The questions begin: "Are you looking for anything in particular?" Thinking "Yes!" he finds himself saying "No." Nice going. "And what size is your wife?" Gesturing with his hands, he blurts out, "I'm not really sure." Now he realizes he's in deep trouble. He's in a store full of women being peppered with questions, the answers to which he has absolutely no idea. And his favorite weapons of defense--yelling, raising his voice and generally acting like a child--would only make matters worse. Like a condemned man, he endures; and one half-hour later he slithers out of the store with a tiny pink bag in his hand and 124 bucks charged to his VISA. (Author's disclaimer: Any resemblance to individuals living or deceased is purely fictional--and much too painful to contemplate.)

Well-placed, highly visible security cameras help Victoria feel safe.

It occurs to me that, like the guy in the store, most of us go about our business with little idea who exactly comprises the core of our customer base--the quintessential self-storage customer. More important, we have even less idea how to go about the crucial business of addressing that client's needs, whether in major ways (through project design, for example) or small enhancements. Toward that end, I offer this perspective.

But first let's look at why. Why expend effort trying to understand and satisfy an elusive customer who, in reality, may not even exist? Why invest money making upgrades and adding enhancements? One well-rehearsed argument goes something like this: "I built it cheap 30 years ago and it's still spitting out money. Why should I spend good money fixing what's not broken?" Then there's this argument: "Why paint it, maintain it and market it? After all, it's just storage." This is kind of like saying, "Why feed it? It's just a golden goose." The bottom line is ... the bottom line! Put simply, the most compelling reason to maintain, enhance and upgrade our facilities is that we will make more money by doing so. Let me illustrate.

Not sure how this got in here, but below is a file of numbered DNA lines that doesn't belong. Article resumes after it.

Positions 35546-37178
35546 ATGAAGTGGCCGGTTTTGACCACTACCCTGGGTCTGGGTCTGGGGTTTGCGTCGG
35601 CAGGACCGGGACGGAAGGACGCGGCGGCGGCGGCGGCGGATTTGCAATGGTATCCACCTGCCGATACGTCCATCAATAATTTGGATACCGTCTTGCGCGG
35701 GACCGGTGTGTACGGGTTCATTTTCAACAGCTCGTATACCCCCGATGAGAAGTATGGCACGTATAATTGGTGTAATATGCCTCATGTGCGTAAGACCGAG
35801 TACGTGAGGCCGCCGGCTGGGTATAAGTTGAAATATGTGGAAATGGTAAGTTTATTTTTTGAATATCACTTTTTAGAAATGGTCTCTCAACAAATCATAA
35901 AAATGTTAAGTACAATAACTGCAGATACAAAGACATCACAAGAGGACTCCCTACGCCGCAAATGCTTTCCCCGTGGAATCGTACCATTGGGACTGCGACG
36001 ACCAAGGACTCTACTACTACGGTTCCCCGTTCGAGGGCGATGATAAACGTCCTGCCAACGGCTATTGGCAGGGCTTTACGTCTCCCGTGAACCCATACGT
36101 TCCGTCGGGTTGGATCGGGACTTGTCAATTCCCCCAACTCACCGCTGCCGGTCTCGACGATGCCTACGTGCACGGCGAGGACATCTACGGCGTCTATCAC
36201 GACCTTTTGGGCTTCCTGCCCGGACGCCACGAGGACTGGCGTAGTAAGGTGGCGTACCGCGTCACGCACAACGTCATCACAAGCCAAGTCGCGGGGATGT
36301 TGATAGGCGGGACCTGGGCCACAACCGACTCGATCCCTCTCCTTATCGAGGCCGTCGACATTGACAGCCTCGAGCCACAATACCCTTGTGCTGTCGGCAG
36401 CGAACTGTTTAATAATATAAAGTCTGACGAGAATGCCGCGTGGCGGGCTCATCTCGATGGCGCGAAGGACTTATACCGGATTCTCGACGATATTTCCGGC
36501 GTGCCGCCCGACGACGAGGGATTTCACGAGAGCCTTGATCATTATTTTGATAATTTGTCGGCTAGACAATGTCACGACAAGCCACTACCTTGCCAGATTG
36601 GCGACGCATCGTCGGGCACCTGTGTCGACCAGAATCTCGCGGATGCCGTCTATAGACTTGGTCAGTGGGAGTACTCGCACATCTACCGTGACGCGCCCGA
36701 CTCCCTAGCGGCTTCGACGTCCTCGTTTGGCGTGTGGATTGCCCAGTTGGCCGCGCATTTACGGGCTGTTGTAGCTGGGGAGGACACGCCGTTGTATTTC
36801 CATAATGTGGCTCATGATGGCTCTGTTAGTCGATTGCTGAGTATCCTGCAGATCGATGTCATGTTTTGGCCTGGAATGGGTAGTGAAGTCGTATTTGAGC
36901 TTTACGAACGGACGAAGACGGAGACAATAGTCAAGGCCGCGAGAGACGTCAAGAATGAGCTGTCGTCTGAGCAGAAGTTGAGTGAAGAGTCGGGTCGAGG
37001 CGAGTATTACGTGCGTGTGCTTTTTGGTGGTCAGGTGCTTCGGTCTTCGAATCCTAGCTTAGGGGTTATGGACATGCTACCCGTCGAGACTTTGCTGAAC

A Tale of Two Owners

Adhering to local design standards has had the pleasant side-effect of "pleasing Victoria."

Take two owners. Owner A has a 15-year-old facility on the north side of town. It consists of 30,000 square feet and 300 10-by-10 units, each renting for $60 dollars a month. At 90 percent occupancy, his monthly gross income (without processing fees and extras) is $16,200.

By wild coincidence, owner B also has a 15-year-old facility, but on the south side of town. It, too, is 30,000 square feet and boasts the identical occupancy rate in its 300 units. But suppose owner B is able to get 7 percent more for his units because of facility enhancements. A simple chart makes the bottom-line rationale clear:

Let me make four observations: 1) the enhanced facility (owner B) reaps more monthly cash flow; 2) owner B becomes steadily wealthier (based on his yearly gross income); owner B pays back his $25,000 maintenance investment quickly; and 4) owner B increases his value by more than four times his $25,000 investment. Notice that what we are talking about is not just cash flow--as nice as that proposition sounds--but more net worth. In other words, by maintaining and enhancing your facility, not only do you bring in more monthly income, but you also become more steadily wealthy. If you find yourself in need of further convincing, perhaps you should also examine why you're in business.

There's another little bonus owner B derives, which is not readily displayed via the chart. Not only does he bring in more cash flow and increase his net worth at a faster clip, but which owner would you guess attracts the higher grade of customer? In a market with a limited pool of buyers, as you lower your price, you increase your potential number of consumers. Sure. But this being the case, owner A not only makes less money, he becomes the "magnet" for every late-pay, credit risk in town. By being the "low-cost" leader, he also becomes the Pied Piper for many of the marginal clients in his area.

Design and Appearance

Color-coded signs identifying buildings and unit numbers prevents tenants from feeling lost, confused and frustrated.

What does a married, 34-year-old mother of two children (high school age or younger) have to do with this? Statistically speaking, she is the customer the storage industry strives to please--at least in the residential market. As close as we can identify, on a nationwide basis, she is "the face" of the average rental customer. Call her "Victoria"--because she has a secret (actually two).